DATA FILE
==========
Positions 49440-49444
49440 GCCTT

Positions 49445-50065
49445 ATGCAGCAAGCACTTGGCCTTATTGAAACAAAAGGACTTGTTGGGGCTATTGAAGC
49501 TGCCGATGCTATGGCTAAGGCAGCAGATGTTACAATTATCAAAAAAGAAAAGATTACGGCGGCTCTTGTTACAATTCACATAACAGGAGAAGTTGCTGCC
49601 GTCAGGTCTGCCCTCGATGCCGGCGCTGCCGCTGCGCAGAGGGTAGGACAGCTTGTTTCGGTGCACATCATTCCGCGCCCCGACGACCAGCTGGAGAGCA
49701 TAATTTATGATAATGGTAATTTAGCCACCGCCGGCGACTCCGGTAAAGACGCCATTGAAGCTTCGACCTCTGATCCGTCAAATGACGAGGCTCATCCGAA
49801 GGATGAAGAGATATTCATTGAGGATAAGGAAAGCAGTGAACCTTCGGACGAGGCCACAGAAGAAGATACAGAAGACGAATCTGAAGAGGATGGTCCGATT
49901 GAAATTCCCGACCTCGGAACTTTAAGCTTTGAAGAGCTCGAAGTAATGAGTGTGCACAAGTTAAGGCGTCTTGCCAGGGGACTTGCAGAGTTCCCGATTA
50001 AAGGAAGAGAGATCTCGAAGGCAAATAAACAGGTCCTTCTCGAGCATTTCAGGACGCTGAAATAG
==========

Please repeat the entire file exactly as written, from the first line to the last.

Positions 49440-49444
49440 GCCTT

Positions 49445-50065
49445 ATGCAGCAAGCACTTGGCCTTATTGAAACAAAAGGACTTGTTGGGGCTATTGAAGC
49501 TGCCGATGCTATGGCTAAGGCAGCAGATGTTACAATTATCAAAAAAGAAAAGATTACGGCGGCTCTTGTTACAATTCACATAACAGGAGAAGTTGCTGCC
49601 GTCAGGTCTGCCCTCGATGCCGGCGCTGCCGCTGCGCAGAGGGTAGGACAGCTTGTTTCGGTGCACATCATTCCGCGCCCCGACGACCAGCTGGAGAGCA
49701 TAATTTATGATAATGGTAATTTAGCCACCGCCGGCGACTCCGGTAAAGACGCCATTGAAGCTTCGACCTCTGATCCGTCAAATGACGAGGCTCATCCGAA
49801 GGATGAAGAGATATTCATTGAGGATAAGGAAAGCAGTGAACCTTCGGACGAGGCCACAGAAGAAGATACAGAAGACGAATCTGAAGAGGATGGTCCGATT
49901 GAAATTCCCGACCTCGGAACTTTAAGCTTTGAAGAGCTCGAAGTAATGAGTGTGCACAAGTTAAGGCGTCTTGCCAGGGGACTTGCAGAGTTCCCGATTA
50001 AAGGAAGAGAGATCTCGAAGGCAAATAAACAGGTCCTTCTCGAGCATTTCAGGACGCTGAAATAG